Reading Rockets provides online reading resources for teachers, parents, librarians, and other school professionals.  This site is sponsored by PBS.   The homepage of this site provides links for all types of users to find information about teaching students how to read.  This includes a FAQs section that features a new reading-related question every day, links to blogs on best practices in teaching reading and top literature picks for kids.  There is also general information including book lists, reading strategies, and research-based guides.  I particularly liked the Video and Podcasts section which included informational videos about various hot-topics in reading education such as how to get students engaged in reading in this digital era.  There were also video interviews with some of the most popular authors today.

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For Parents Page

The For Parents Page provides specific information about reading strategies that parents can implement with their children.  There are ideas for working with younger children who are learning to begin to read along with school-aged children who can read together with family or friends at home.  There are great links and ideas provided for seasonal reading like winter fun reading or how to help improve reading over the summer.  Another section on this page provides parents with tips on how to communicate with the teacher about reading and academic progress in the classroom.  There are also gift ideas for books to buy children of various ages, reading levels, and interests.  One of the most useful sections on this page provided information for parents to determine weak areas and help their struggling reader.  One of these links is a great television show to encourage these struggling readers from ages 7-12 through music, animation, and fun kid-related concepts on PBS also called Reading Rockets.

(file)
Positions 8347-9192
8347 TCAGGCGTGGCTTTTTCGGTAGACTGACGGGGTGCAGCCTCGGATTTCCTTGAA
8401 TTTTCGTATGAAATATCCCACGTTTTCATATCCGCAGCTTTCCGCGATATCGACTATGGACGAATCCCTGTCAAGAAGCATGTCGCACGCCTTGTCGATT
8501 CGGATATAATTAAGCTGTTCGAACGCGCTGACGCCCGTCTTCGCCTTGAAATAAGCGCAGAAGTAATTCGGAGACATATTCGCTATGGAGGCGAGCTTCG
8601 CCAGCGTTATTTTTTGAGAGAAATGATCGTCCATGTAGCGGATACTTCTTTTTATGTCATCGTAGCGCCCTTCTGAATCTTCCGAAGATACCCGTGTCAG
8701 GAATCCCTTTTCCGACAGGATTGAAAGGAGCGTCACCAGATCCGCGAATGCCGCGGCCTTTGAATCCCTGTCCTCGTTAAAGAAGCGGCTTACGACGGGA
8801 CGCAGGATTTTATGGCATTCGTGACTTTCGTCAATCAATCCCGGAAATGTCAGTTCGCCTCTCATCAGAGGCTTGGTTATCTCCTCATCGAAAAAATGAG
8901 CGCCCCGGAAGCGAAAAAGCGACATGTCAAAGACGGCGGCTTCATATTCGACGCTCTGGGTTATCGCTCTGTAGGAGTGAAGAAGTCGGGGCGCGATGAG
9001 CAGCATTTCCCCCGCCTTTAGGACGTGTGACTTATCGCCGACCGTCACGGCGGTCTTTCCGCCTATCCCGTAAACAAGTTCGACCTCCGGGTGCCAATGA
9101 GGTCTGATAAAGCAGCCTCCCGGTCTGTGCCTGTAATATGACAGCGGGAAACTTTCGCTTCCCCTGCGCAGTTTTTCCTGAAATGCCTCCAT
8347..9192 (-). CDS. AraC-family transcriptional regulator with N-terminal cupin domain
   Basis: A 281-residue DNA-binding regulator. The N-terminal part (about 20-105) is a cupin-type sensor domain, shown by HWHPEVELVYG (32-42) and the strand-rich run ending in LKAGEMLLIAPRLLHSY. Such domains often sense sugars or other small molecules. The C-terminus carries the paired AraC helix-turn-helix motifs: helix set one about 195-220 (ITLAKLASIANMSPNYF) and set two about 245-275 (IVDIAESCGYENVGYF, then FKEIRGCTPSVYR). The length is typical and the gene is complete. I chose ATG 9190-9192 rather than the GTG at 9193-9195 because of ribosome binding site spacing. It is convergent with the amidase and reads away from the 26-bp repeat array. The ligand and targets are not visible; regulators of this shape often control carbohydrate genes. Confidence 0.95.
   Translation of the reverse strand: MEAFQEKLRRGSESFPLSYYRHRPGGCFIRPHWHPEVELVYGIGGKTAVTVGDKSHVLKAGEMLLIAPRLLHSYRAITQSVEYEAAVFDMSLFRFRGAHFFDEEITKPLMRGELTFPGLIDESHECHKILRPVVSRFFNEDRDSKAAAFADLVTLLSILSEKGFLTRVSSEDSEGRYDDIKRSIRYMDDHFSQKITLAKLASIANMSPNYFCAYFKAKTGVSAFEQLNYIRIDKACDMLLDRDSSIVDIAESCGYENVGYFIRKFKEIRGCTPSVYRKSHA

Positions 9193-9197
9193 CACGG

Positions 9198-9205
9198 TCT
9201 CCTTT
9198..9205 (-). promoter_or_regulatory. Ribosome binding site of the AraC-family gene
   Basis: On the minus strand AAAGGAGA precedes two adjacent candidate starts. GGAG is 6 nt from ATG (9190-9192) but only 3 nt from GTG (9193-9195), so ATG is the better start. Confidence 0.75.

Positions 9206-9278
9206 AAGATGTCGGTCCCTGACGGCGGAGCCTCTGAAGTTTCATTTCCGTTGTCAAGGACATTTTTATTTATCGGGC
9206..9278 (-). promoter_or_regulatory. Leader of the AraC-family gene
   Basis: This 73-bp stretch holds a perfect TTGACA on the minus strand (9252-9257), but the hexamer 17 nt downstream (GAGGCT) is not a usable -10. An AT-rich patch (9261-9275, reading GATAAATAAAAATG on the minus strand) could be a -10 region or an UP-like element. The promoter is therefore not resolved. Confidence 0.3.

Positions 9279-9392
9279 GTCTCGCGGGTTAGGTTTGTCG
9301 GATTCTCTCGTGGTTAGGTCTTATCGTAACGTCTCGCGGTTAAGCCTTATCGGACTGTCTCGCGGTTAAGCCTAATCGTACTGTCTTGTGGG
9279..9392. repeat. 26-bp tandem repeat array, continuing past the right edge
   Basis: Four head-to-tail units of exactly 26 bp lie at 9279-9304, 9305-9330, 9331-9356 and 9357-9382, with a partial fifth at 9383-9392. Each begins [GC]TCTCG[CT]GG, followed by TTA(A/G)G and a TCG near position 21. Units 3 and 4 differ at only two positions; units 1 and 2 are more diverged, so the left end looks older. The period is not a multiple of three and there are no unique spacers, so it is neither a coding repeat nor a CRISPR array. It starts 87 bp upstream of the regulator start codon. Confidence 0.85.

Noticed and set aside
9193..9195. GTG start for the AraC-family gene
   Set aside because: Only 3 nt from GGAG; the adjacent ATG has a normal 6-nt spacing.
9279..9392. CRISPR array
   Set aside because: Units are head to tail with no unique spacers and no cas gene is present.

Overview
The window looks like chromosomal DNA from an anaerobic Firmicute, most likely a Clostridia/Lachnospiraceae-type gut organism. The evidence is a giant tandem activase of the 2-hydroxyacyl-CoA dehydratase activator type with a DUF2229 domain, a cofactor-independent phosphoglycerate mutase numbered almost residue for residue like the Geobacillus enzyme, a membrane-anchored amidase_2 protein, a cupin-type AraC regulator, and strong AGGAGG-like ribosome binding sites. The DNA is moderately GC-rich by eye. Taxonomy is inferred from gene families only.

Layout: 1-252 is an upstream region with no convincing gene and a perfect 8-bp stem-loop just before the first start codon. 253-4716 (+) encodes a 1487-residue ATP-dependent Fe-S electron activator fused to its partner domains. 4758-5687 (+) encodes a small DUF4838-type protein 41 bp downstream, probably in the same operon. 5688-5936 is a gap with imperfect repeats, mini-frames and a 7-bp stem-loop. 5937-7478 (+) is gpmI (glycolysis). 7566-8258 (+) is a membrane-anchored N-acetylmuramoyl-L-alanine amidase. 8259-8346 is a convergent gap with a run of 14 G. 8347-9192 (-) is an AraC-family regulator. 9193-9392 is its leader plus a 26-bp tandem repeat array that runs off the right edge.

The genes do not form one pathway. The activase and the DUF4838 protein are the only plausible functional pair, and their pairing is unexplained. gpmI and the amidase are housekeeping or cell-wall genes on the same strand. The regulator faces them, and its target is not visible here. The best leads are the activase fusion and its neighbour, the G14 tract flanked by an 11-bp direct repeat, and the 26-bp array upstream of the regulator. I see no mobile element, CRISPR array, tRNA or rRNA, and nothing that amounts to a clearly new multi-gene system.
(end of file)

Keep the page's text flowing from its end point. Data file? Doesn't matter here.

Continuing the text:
Teachers Page